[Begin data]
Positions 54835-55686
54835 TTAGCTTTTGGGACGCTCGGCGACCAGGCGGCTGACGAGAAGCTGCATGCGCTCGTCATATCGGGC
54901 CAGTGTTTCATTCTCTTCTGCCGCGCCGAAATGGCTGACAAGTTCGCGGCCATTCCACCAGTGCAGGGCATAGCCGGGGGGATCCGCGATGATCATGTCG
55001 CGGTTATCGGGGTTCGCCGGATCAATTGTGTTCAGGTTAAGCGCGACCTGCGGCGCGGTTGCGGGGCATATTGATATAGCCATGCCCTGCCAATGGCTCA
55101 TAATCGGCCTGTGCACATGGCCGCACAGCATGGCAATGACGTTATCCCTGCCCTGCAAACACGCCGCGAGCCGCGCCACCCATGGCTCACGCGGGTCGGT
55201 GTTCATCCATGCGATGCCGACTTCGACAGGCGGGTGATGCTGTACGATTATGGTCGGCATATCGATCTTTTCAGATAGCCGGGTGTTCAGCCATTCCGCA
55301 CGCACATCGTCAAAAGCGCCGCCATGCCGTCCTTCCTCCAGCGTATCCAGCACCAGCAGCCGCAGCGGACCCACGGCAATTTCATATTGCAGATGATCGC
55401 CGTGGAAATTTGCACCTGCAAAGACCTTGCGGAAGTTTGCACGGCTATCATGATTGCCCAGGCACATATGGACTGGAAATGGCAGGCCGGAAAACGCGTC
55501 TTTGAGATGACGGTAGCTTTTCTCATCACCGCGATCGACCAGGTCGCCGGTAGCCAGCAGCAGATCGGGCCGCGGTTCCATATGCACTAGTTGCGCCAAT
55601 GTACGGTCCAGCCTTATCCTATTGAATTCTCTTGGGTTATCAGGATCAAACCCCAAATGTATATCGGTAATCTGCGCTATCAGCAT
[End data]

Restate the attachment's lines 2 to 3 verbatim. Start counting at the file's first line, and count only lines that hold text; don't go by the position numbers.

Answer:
54835 TTAGCTTTTGGGACGCTCGGCGACCAGGCGGCTGACGAGAAGCTGCATGCGCTCGTCATATCGGGC
54901 CAGTGTTTCATTCTCTTCTGCCGCGCCGAAATGGCTGACAAGTTCGCGGCCATTCCACCAGTGCAGGGCATAGCCGGGGGGATCCGCGATGATCATGTCG